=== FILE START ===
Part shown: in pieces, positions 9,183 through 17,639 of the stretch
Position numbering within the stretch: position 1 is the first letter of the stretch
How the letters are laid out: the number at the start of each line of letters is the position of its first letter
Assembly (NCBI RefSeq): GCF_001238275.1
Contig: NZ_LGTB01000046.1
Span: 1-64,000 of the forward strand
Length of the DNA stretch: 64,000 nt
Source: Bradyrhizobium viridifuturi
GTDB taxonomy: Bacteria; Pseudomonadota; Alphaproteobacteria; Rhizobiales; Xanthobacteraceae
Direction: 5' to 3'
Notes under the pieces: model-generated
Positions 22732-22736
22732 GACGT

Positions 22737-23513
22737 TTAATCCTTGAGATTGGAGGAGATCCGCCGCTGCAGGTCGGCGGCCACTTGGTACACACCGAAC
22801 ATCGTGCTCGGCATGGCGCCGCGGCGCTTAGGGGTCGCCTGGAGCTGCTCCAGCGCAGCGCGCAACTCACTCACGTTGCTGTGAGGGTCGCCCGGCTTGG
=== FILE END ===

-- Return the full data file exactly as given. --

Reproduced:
Part shown: in pieces, positions 9,183 through 17,639 of the stretch
Position numbering within the stretch: position 1 is the first letter of the stretch
How the letters are laid out: the number at the start of each line of letters is the position of its first letter
Assembly (NCBI RefSeq): GCF_001238275.1
Contig: NZ_LGTB01000046.1
Span: 1-64,000 of the forward strand
Length of the DNA stretch: 64,000 nt
Source: Bradyrhizobium viridifuturi
GTDB taxonomy: Bacteria; Pseudomonadota; Alphaproteobacteria; Rhizobiales; Xanthobacteraceae
Direction: 5' to 3'
Notes under the pieces: model-generated
Positions 22732-22736
22732 GACGT

Positions 22737-23513
22737 TTAATCCTTGAGATTGGAGGAGATCCGCCGCTGCAGGTCGGCGGCCACTTGGTACACACCGAAC
22801 ATCGTGCTCGGCATGGCGCCGCGGCGCTTAGGGGTCGCCTGGAGCTGCTCCAGCGCAGCGCGCAACTCACTCACGTTGCTGTGAGGGTCGCCCGGCTTGG